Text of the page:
First, check the U tube. We devoted a whole video to this on our YouTube channel. A U tube manometer is a pressure gauge (named for its shape). It reads how much pressure is in the system using “inches of water column.” This is NOT a radon level.  The only “bad” readings on a U tube is zero, equal lines, or max pressure (fan specific).  See my article about radon fan curves for more information. The big thing to watch for is a zero or even reading. Next you want to see if there have been any major changes in pressure. Pressure drops indicate leaks or a dying fan. A significant pressure drop could mean your crawlspace barrier ripped or your PVC pipe is loose. Pressure increases typically mean the system is jammed with something. Did it rain recently?  Has the water table risen? Have you checked your pipe for debris?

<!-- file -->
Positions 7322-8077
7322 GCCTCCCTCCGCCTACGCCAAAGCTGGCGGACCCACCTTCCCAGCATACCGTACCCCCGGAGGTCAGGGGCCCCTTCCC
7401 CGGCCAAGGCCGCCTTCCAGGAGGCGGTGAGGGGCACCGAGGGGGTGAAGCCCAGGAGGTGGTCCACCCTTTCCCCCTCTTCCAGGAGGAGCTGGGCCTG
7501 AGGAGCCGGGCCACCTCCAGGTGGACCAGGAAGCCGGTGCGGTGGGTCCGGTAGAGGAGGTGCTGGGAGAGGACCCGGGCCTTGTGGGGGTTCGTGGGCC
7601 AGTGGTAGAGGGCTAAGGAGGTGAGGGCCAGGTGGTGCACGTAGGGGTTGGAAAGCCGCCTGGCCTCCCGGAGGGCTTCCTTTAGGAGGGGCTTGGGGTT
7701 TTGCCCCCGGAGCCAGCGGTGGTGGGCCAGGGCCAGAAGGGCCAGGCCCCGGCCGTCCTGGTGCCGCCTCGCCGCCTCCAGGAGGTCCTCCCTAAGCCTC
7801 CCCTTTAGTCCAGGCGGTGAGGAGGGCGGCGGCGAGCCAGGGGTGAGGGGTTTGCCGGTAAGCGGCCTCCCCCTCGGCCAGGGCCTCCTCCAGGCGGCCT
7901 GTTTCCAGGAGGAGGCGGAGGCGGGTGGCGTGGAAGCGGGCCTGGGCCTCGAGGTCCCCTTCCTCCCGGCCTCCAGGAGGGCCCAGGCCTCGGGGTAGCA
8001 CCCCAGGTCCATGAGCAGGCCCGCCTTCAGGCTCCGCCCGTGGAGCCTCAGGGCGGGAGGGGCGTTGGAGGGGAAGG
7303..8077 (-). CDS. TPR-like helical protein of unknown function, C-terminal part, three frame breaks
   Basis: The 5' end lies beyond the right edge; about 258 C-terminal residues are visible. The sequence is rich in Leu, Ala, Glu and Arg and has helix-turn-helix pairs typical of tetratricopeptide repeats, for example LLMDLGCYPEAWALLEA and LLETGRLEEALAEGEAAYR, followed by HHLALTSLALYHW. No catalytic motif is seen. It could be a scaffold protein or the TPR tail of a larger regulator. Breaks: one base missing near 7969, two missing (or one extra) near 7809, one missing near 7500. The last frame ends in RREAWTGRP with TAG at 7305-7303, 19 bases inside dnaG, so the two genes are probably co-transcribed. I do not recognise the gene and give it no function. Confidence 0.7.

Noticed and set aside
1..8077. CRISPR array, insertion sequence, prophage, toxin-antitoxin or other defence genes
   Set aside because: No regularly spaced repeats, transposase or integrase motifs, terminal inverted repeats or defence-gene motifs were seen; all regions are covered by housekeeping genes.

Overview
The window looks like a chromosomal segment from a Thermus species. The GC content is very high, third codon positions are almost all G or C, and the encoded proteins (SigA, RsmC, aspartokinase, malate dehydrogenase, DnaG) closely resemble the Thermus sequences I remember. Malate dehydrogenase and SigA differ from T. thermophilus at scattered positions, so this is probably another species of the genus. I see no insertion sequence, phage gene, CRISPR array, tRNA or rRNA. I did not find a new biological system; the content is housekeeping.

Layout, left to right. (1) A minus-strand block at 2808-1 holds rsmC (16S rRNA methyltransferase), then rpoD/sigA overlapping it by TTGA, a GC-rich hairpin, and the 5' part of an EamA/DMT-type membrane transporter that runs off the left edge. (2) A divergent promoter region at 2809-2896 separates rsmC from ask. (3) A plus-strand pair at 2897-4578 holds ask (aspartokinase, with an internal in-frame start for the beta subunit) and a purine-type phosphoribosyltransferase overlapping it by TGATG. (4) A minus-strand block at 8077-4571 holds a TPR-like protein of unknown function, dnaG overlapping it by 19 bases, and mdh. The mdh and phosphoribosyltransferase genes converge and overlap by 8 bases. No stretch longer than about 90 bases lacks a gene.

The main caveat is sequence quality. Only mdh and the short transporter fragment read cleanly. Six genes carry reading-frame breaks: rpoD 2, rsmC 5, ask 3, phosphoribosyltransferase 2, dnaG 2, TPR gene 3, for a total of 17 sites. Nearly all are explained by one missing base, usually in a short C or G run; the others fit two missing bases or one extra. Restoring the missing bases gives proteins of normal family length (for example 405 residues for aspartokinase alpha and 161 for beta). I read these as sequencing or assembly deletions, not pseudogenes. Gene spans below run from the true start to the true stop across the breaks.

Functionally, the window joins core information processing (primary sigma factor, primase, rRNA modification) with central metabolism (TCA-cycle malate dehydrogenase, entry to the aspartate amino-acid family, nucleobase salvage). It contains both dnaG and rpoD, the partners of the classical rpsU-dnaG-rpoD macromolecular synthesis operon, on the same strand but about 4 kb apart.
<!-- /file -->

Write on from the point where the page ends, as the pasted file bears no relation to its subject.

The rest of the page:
Since pressure drops often indicate a malfunctioning radon system, new standards now require an audible alarm for radon systems. These alarms do not detect radon, but they detect pressure drops (like a dead fan). See our featured products page for radon system alarms!

After checking your U tube, you’ll want to ensure you have no leaks in the system. You can use a smoke bottle to test for rips in crawlspace barrier or sump lids that you cannot see with the naked eye. Check for leaks, especially inside the home, and at all PVC junctions. Are there any cracks in your floor or foundation? Seal them with NovaLink 35 sealant. You will see significant energy savings over time if you have a well sealed floor.